Debs said...

I never watched Ballykissangel when it first appeared on our screens, but they're now rerunning it, so I must try and have a look.

Cousin M said...

I loved that show! Many a tearful episode from Father Clifford & Assumpta and Ambrose & Niamh's problems, as well as chuckles from Brian Quigley's two inept "go-fers." Can't remember their names, but they reminded me of Larry, Darryl & Darryl from "Newhart." Wish we could see more of it.

Gerald said...

I still say you should be a movie critic Faye...you love your shows and remember every little name n detail. I forget things as soon as I'm done watching. This does sound like an interesting show. I am hosting FM next week come on over and sign up on Wed.

The Church Lady said...

I have rarely ever watched anything on the BBC, but this certainly looks like a great series. The name Assumpta is interesting in itself! I can't help but think of what her nickname might be??

Gattina said...

Indeed it's a very long post and I must admit I didn't read it all, lol ! but I don't know anything about this film !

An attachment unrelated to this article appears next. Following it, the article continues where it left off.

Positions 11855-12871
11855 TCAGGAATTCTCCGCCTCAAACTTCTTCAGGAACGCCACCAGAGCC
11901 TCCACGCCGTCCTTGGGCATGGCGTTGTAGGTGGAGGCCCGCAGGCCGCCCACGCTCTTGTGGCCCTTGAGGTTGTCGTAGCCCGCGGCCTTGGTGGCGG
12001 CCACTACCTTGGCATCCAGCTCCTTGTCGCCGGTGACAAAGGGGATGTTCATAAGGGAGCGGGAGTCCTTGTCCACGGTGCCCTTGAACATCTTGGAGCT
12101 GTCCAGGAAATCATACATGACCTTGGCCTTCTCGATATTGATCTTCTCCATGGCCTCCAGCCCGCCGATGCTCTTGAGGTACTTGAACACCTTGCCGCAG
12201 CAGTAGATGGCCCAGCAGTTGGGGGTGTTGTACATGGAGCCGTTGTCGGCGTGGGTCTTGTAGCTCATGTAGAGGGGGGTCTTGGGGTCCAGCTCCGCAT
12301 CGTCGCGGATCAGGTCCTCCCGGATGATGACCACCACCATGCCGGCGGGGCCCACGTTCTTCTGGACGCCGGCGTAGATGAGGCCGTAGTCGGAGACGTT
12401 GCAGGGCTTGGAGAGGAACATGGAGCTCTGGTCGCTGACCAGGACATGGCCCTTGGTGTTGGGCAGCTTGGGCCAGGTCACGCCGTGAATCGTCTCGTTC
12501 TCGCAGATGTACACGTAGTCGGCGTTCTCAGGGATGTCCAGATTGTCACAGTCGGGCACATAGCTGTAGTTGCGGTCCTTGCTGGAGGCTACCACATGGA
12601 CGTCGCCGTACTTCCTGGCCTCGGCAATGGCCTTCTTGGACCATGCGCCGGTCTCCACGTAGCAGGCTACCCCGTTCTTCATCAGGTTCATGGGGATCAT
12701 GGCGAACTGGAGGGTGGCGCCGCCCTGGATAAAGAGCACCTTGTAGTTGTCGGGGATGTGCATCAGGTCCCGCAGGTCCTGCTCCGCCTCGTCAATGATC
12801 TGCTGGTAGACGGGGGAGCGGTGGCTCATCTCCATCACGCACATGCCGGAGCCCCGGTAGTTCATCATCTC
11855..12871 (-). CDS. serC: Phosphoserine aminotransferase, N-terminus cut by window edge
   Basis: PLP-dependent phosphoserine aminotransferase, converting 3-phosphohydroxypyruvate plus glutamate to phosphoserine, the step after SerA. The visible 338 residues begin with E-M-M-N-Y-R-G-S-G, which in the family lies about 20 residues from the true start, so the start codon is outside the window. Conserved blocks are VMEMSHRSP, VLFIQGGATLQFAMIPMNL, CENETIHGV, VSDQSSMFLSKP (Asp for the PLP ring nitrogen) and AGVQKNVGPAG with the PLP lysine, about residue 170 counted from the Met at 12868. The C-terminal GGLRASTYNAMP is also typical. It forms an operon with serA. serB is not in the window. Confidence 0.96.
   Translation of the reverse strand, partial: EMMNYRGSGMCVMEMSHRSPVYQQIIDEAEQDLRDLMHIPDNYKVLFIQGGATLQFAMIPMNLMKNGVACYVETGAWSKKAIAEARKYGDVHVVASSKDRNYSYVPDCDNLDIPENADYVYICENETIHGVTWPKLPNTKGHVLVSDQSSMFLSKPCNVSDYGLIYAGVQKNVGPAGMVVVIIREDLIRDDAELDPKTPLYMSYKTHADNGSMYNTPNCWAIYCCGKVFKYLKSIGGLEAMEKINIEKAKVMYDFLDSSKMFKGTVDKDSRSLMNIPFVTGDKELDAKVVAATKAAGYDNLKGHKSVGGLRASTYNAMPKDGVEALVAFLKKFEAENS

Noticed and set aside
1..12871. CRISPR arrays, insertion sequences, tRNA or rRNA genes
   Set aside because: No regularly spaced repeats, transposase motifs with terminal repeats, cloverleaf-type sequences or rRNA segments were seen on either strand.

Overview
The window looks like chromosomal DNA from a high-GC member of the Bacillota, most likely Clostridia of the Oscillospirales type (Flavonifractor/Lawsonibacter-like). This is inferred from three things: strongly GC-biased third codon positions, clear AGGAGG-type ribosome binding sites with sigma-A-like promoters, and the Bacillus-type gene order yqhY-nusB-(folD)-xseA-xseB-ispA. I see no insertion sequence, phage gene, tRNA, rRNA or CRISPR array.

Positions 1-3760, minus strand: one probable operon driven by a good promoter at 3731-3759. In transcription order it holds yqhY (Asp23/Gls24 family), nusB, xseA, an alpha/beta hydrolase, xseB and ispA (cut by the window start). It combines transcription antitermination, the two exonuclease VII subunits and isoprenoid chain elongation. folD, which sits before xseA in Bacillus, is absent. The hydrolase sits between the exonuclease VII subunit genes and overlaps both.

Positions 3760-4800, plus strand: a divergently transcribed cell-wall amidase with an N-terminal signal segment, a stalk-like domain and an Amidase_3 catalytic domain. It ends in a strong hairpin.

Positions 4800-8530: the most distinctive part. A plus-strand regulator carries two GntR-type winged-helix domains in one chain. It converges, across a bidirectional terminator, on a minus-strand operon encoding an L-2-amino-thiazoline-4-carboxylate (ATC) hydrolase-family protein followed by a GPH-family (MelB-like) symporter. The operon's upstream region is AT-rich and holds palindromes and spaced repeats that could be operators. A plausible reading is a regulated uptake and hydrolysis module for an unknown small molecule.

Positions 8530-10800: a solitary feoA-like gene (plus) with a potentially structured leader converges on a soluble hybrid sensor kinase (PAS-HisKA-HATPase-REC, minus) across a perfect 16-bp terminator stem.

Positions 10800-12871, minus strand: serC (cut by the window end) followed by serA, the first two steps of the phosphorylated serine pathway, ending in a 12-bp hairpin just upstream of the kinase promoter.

Faye said...

debs-I don't remember Ballyk showing on TV, usually we get this kind of programming on PBS. I found it through Netflix. The romantic writer in you would love this series.

cousin M- that would be Liam and Donal. They certainly provide much needed comic relief as the "hard way construction company" when your heart is sore for the young lovers.

gerald-unfortunately a lot of our first run TV shows are forgettable. That's why I so appreciate BBC. I'm in for next Fun Monday, whatever the assignment may be.

church lady- our main chance for seeing this kind of programming is PBS or BBC on cable. The writers of Ballyk had a wicked sense of humor to give Assumpta such a "religious" name, right?

gattina-quite all right to not read all 20 paragraphs and 20 minutes of video in one post! Usually try to think of readers when writing posts. But sometimes I just need to say more about the topic. . .

laurie said...

oh god it took us months to get this show out of our system. months! maybe years!!

laurie said...